The initial conversations between client and agency set the tone for the entire relationship going forward. Seems simple enough – but the nuances of the approach makes the biggest difference.
On the street, we all know that the economy is not rebounding as they are touting in the press. It just isn’t. But this should not mean that businesses create an atmosphere where a “master-slave” scenario is locked into place and jumping through hoops becomes the norm. It really doesn’t.
First, you, your new business team and/or account team should have the self-respect and belief in the company and service/product that you are selling. Second, you should have the belief that you are on equal footing with the client. Why are you on equal footing? Simply because you run a business with honesty and integrity and will provide the value that the client is buying. Everyone is getting (and giving) what they are contracted to be getting and giving.
But shouldn’t we go above and beyond? You ask. Why yes, you should. But who defines what is above and beyond? You do.
Besides providing the contracted work on time and on budget, above and beyond could mean that you spend the time getting to know the clients business, advising them on possible market opportunities they can take advantage of. Above and beyond can also mean that you get to know the person on the client-side of the fence and help them shape the business so it means more efficiency for your current project and for them internally as they moving forward. Above and beyond can also mean making sure that you provide transparency for the issues that may arise in the course of the project, letting them know that you have anticipated issues and are going to resolve the circumstance with “x” solution.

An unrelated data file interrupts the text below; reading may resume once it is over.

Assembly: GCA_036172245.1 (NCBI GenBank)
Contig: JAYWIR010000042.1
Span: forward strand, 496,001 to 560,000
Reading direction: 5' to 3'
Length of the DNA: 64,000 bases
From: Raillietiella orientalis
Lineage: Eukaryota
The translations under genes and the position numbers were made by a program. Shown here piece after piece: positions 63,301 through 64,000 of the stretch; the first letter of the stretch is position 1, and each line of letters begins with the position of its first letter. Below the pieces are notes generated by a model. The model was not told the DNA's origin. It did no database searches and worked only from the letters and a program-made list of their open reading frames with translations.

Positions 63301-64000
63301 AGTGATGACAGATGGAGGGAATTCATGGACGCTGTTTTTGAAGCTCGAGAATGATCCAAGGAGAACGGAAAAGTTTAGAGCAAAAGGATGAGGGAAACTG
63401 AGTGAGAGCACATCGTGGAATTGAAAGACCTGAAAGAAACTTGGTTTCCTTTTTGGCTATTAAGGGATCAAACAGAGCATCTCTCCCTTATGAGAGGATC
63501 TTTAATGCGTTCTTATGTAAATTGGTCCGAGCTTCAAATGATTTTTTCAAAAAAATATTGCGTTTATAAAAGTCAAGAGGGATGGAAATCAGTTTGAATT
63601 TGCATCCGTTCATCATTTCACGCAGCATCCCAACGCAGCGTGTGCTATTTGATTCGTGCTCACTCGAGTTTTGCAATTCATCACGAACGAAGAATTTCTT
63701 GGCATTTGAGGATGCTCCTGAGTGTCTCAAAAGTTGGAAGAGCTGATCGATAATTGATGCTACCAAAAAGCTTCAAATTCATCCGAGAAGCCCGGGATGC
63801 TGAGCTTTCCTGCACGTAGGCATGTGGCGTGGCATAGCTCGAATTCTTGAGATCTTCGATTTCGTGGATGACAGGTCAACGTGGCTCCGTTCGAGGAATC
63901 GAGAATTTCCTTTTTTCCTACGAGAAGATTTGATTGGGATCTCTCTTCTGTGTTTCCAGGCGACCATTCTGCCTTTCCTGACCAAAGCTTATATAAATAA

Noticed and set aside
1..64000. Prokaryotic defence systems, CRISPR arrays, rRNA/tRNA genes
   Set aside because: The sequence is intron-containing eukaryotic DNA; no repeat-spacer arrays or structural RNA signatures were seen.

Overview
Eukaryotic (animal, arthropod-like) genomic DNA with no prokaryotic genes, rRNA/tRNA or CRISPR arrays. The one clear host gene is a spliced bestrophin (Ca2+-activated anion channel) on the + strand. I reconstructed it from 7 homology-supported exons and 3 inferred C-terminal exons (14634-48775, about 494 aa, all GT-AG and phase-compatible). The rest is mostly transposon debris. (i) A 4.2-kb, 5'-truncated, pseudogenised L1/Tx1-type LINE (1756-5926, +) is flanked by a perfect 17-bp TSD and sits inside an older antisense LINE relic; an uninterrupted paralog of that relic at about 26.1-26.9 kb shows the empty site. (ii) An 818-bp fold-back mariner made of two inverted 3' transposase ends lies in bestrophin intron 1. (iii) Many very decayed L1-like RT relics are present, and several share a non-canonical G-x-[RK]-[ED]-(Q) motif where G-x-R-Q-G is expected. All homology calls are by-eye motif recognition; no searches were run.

Above and beyond doesn’t mean that you cater to the whimsy of a client. Another thing that it doesn’t mean is jumping through hoops, burning through your budget and your teams, because you have allowed the client too much latitude with regard to the interpretation of what the contracted work entails.
Start-ups and small businesses can fall into the traps laid out above because they are afraid that the business pipeline may dry up if they don’t go “overboard.” This is completely false. The pipeline will dry up if clients do not respect you & your offerings because you don’t respect who you are your offerings. The pipeline will dry up if you overpromise and cannot deliver. Take a deep breath, refocus, and reverse that. Build your reputation on UNDERPROMISING and OVERDELIVERING. Being known for solid work will precede you and in turn bring you more of the kind of business you want.
A good partner is always more valuable than a good slave. A partner brings insight and depth to the relationship. A slave — basically does what he is told, when he is told, and how he is told. Which would you rather be?